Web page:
A young man wakes from a nightmare about masked men murdering everyone in his office to find everyone dead. When he calls his emergency number, a team of assassins try to kill him.
His wife doesn’t know him, his friends all seem to be working for whoever is trying to get him, and his bullet wounds heal rapidly, pushing the bullets themselves out!
As I have noted before, while Roger Corman’s early films — even those he merely produced — all seem to have some quirk that lifts them out of the ordinary, by the Eighties and Nineties they had become increasingly routine.
By the mid-Nineties, he still hadn’t reached anything like the current depths of his endless cycle of SyFy Originals with various oversized critters, and could still turn out a few interesting films here and there.
However, this one isn’t too far from his later SyFy (and SciFi) work as it was the first of the Roger Corman Presents films he did did for Showtime, which were made on a budget even he would describe as cheap and on a tight schedule. But after a start that suggests something a little more routine — a brainwashing thriller, perhaps, or a super soldier story like Universal Soldier or 1991’s Timebomb — it takes an unexpected turn and goes off into stranger territory.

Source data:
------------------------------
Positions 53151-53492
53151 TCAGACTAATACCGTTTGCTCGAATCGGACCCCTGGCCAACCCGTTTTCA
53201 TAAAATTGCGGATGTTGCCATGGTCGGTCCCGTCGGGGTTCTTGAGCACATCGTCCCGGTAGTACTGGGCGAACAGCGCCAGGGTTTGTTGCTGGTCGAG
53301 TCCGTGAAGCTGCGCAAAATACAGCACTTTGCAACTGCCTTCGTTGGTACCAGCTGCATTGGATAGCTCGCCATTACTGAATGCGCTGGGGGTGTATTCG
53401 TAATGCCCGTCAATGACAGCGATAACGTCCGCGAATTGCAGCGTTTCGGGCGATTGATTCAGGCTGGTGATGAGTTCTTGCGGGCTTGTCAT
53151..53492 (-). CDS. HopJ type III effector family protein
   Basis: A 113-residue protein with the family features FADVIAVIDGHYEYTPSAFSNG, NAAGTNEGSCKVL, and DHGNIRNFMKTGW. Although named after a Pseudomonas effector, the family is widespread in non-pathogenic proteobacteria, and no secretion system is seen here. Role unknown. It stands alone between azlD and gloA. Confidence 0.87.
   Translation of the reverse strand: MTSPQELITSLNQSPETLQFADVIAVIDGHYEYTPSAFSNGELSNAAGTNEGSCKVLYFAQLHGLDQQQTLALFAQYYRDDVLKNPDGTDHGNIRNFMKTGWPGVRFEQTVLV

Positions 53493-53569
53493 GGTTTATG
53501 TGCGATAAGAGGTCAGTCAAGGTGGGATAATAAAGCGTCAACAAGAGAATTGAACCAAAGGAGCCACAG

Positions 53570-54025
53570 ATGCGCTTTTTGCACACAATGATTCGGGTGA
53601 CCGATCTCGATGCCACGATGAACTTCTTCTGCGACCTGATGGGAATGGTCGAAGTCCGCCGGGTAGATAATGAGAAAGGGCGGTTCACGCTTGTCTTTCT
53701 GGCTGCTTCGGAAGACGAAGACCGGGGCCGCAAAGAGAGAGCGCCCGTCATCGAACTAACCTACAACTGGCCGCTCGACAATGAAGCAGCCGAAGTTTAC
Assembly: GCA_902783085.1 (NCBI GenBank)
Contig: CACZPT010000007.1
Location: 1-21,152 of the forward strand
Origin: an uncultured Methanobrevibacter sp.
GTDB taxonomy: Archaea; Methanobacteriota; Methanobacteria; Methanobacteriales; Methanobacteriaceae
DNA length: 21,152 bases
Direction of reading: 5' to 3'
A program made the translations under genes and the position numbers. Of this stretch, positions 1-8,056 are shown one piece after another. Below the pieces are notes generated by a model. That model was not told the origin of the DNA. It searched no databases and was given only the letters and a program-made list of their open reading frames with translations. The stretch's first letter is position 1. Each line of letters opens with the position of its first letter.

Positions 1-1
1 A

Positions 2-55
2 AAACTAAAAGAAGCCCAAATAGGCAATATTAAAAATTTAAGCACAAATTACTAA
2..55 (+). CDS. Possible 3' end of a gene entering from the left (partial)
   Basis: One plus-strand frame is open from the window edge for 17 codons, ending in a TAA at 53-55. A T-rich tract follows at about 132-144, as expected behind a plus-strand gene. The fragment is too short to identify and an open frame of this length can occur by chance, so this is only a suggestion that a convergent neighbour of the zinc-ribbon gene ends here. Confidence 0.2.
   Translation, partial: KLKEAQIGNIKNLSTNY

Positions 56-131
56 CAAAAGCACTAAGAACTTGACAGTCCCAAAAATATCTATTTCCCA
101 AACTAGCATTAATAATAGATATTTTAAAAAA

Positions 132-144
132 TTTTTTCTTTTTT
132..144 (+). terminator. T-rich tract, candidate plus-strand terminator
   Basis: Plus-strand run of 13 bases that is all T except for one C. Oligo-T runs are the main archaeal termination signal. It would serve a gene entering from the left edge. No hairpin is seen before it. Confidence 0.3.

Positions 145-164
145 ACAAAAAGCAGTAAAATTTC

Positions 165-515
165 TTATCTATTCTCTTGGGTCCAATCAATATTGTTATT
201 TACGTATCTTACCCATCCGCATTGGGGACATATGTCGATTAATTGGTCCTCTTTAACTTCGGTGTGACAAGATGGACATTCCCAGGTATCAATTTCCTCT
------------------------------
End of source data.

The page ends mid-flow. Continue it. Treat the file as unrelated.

Unexpected, that is, unless you watched the trailer. Which, yes, reveals the twist we only learn about an hour into the film!
Now I’m a little amused by IMDB’s suggestion that this one is a remake of Three Days of the Condor. There are a few broad similarities, with the hero on the run from assassins with a kidnapped girl in tow, but Three Days of the Condor has no secret research programs, no weird twist in the last reel, and Robert Redford doesn’t have to fight superpowered cyborgs.
However, there is a lot stronger resemblance to a certain short story by Phillip K. Dick, strong enough (and weird enough) that I’m surprised no one sued.
C. Thomas Howell, after a promising start as a teen actor, ended up doing a lot of cheap SF back in the Nothings, although lately he seems to have graduated to slightly better material — and a lot of TV work. He brings a certain likable vulnerability to his character, who is more “average guy” than the bulked out Schwarzenegger or Lundgren we might expect. About the only other (mildly) noteworthy actor on board is Stacey Travis, who battled an out of control battlefield robot five years earlier in Hardware.
What is true, however, is that this one is a solid piece of B Movie entertainment, made with a certain amount of proficiency and a few interesting twists. It isn’t great art, but then, we knew that when we saw Roger Corman’s name, now didn’t we? (well, except for that package of great foreign films he released to art house theaters back in the Seventies and Eighties. But that’s another story).
So add this one to your midnight movie marathon and you won’t be too terribly disappointed.
Unless, of course, the popcorn runs out.
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